Bruce Rappaport was involved in banking, industry, and politics on the island of Antigua.
In April 1983, Rappaport formed Swiss American Bank Ltd., later renamed Global Bank of Commerce, Ltd., and became the first licensed bank in Antigua governed by the International Business Corporations (IBC) Act of 1982 .
The company was later sued by the United States for failure to release forfeited funds from one of its account holders. The lawsuit stemmed from a plea agreement with John E. Fitzgerald, who admitted to laundering $7,000,000 through numerous shell corporations and eventually deposited the funds in Swiss American Bank. Swiss American Bank, instead of returning the money to the United States Government, paid $5 million to the government of Antigua and Barbuda and deposited $880,000 into a bank account held at the Bank of Bermuda. Lester Bird, the former Prime Minister of Antigua, later told the US government, "We can't get you the records, they were destroyed in the hurricane".
On March 1, 2006, the government of Antigua and Barbuda brought legal action against its former prime minister Lester Bird, Bruce Rappaport, and other defendants. The lawsuit contended that Swiss American Bank, Bruce Rappaport, and others misappropriated over $41,000,000. In a US Embassy cable released by Wikileaks entitled, "Former Antiguan Diplomat Expresses Views On U.S.-caricom Relations", the lawsuit, Bruce Rappaport, and others, are mentioned in the statements of Sir Ronald Sanders. The cable states,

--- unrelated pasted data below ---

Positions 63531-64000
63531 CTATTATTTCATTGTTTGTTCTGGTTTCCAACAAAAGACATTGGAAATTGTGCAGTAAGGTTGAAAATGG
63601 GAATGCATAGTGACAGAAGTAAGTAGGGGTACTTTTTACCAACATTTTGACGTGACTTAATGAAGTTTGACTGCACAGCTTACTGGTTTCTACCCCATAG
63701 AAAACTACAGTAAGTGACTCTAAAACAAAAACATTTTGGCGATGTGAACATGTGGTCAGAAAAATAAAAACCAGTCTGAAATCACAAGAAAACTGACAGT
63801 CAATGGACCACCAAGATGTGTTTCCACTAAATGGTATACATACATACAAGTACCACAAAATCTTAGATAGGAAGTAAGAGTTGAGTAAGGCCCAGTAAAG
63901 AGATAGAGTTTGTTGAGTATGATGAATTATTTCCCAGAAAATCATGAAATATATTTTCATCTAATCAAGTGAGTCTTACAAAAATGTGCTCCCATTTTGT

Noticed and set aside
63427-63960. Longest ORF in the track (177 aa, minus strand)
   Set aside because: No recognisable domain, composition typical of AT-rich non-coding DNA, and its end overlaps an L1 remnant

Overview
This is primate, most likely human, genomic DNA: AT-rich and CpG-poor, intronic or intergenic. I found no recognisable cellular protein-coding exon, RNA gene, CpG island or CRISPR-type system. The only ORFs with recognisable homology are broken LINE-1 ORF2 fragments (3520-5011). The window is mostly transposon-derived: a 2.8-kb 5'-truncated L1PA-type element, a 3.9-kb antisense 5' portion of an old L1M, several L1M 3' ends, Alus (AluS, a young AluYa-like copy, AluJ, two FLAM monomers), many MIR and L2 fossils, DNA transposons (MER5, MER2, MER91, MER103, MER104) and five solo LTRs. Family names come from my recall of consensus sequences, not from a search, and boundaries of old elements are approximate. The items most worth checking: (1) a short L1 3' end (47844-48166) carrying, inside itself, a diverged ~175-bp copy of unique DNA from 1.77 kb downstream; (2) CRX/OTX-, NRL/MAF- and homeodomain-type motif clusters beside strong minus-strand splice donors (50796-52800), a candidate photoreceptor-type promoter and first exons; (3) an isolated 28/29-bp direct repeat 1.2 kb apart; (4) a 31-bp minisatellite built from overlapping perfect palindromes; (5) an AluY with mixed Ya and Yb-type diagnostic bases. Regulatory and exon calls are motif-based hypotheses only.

In 1980, a Rappaport controlled company by the name of National Petroleum Ltd purchased 440,000 shares of the West Indies Oil Company (WIOC) for $6,000,000 from the country of Antigua. The deal was negotiated by the former prime minister of Antigua, Lester Bird.
On May 30, 2010, the government of Antigua and Barbuda, using a $68 million loan from the Venezuelan firm, PDVSA, repurchased all of the shares to WOIC from National Petroleum Ltd
Bruce Rappaport, Maurice Sarfati, and Yair Klein were involved in the Guns for Antigua scandal which involved the shipment of Israeli-made weapons through Antigua to the Medellin drug cartel in Colombia. The affair was exposed by the Louis Blom-Cooper Royal Commission, following the discovery that several murders in Colombia had been perpetrated with Israeli guns that had been shipped through Antigua and were ostensibly for the Royal Antigua and Barbuda Defence Force, which is equipped for free by the United States.
Rappaport provided the financing, and the land on Antigua, for the melon farm that was used to funnel the weapons from Israel to Colombia via Antigua.
On December 3, 1997 Bruce Rappaport was appointed as Antigua and Barbuda's ambassador to the country of Russia.
In a US Embassy cable released by Wikileaks entitled, "Antigua Govt Holds Trump Card Over Corrupt Opposition Leaders". Bruce Rappaport, and others, are mentioned as being involved with corruption related to a desalinization plant to be built in Antigua.
In 2006, the Government of Antigua and Barbuda (GOAB), sued many former government officials and Bruce Rappaport. The suit alleged that Bruce Rappaport embezzled $14 million via his role in re-negotiating the desalinization plant. The cable states,
In February 2009, the Government of Antigua and Barbuda announced a settlement agreement. Bruce Rappaport agreed to repay $12 million of the embezzled funds.